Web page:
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What is a Credit Union?


Credit Unions are kind of like banks… only in our humble opinion—we’re better!

Buckle your seatbelt… it’s time for a quick history lesson.

The credit union movement began in Germany in the mid-1800s. It started with a simple idea; people realized that by pooling their resources and making loans to neighbors they could achieve a better standard of living for themselves and others.

In the early 1900s, the first United States credit union was chartered in New Hampshire. A charter is the written instrument or contract used to form the credit union. The movement continued to grow.

In 1934, President Roosevelt signed the Federal Credit Union Act, authorizing federally chartered credit unions in all states. The act limited membership in credit unions to “groups having a common bond of occupation or association.” ēCO Credit Union, initially Jefferson County Teachers Credit Union, was chartered in 1939 to serve Jefferson County Teachers.

In 1970, The National Credit Union Administration formed to supervise federal credit unions. The National Credit Union Share Insurance Fund was created to insure credit union deposits. They still insure federal and state-chartered credit unions.

From 1970 to 1979, assets in credit unions TRIPLED.

In 1998, President Clinton signed The Credit Union Membership Access Act, restoring membership flexibility to credit unions. Thanks to flexibility granted by the act, ēCO has a community charter. We can serve people who live, work, worship, or attend school in Jefferson, Shelby, Walker, Blount, or Cullman County.

Now that you know a little history, let’s talk through the definition of a credit union.

Merriam-Webster defines credit union as, “a cooperative association that makes small loans to its members at low interest rates and offers other banking services (such as savings and checking accounts).”

Let’s break down the definition so it’s easier to understand. A cooperative is an organization owned by and operated for the benefit of those using its services. Credit unions are owned by our members, and our cooperative nature creates a cycle of people helping people. One member’s savings becomes another member’s loan. The people who have accounts at ēCO benefit when ēCO experiences growth and success.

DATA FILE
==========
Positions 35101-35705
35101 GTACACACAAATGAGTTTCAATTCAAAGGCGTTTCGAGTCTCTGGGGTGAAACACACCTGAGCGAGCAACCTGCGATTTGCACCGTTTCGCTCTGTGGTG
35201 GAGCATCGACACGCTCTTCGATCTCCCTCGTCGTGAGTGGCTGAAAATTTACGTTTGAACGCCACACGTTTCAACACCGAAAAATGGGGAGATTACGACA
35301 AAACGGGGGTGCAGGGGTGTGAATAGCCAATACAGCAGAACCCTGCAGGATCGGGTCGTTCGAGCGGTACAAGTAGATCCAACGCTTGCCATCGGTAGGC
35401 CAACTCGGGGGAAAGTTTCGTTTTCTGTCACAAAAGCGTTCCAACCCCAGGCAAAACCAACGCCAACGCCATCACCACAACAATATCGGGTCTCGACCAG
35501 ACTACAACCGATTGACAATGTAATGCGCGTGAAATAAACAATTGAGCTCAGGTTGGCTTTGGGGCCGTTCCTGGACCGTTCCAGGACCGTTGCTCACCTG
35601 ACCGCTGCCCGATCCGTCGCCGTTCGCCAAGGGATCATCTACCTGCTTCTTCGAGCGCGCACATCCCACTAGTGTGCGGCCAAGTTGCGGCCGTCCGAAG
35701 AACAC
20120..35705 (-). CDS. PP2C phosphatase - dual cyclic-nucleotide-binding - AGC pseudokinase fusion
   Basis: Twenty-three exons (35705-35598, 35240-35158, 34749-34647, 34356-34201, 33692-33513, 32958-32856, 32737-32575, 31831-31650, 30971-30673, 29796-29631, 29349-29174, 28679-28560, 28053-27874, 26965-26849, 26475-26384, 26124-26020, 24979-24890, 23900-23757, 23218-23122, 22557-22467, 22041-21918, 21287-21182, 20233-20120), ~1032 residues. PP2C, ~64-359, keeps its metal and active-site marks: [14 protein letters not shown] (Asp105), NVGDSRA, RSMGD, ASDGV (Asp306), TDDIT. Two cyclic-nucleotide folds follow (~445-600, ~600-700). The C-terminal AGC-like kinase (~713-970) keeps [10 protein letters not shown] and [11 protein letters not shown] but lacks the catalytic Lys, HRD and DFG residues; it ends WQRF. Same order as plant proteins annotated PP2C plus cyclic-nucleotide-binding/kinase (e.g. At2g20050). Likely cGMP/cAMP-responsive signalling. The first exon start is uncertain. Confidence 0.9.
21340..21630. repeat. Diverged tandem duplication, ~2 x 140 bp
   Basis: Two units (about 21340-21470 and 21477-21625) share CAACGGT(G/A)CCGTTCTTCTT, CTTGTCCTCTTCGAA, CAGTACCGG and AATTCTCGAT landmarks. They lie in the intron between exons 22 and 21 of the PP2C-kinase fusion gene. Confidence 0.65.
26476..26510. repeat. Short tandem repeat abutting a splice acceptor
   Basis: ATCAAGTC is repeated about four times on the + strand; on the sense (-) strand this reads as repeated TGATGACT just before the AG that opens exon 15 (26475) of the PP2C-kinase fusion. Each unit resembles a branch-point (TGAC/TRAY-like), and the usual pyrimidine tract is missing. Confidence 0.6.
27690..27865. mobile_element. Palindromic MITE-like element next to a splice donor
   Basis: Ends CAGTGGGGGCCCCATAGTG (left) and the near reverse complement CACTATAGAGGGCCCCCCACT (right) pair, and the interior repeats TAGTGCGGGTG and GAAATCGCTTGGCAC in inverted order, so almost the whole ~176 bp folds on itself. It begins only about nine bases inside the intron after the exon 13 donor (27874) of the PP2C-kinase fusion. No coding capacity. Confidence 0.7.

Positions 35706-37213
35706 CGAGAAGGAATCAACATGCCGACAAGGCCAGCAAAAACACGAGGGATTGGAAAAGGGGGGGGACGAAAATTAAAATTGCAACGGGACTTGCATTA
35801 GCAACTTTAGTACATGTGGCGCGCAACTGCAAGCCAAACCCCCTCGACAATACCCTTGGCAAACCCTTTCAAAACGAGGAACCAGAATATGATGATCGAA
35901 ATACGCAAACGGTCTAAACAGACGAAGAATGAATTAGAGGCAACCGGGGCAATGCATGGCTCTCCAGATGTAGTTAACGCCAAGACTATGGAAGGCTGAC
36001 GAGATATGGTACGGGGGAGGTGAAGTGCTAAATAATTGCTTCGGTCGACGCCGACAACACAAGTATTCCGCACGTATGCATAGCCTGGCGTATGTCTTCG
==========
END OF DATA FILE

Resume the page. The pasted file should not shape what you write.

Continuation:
And for the second part of the definition… Credit unions offer financial products and services. From loans to checking accounts, we work to meet the needs of our members with minimal fees.

Remember when we said we’re better than a bank? Let’s look at some of the things that make us different…


Credit Union




Insured by the NCUSIF

Insured by the FDIC



Member Owned

Owned by Shareholders

One Vote

Vote Based on Shares

Volunteer Board of Directors

Paid Board of Directors

Known by Name

Just a Number


Sounds good, right? Let’s talk through what the differences mean for you!

Credit unions are not-for-profit. We exist to promote the well-being of our members—not to make a profit. Profits made by credit unions are returned to members through reduced fees, higher savings rates, and lower loan rates.

As mentioned in the history of credit unions, we are insured by the NCUSIF. Deposits at ēCO are insured up to $250,000. When you deposit your funds at ēCO, you can trust they are safe and secure.

When you open an account at a credit union, you become a member. Learn more about what it means to be a member in our “What is a Member?” blog. To put it simply—when you open your Share Account with $1, you become a part-owner of ēCO Credit Union. Your ownership gives you one vote at ēCO. Whether you have $1 or $100,000 on deposit, you have an equal voice and representation. Members use their vote to help elect ēCO’s volunteer board of directors. The board of directors makes key credit union decisions.

And the cherry on top… because credit unions are smaller, we also know you by name. We work hard to get to know our members personally. We are here to help you through the hard times and to celebrate with you in the good times.

Ready to become a member of ēCO? Learn more about how to become a member. 

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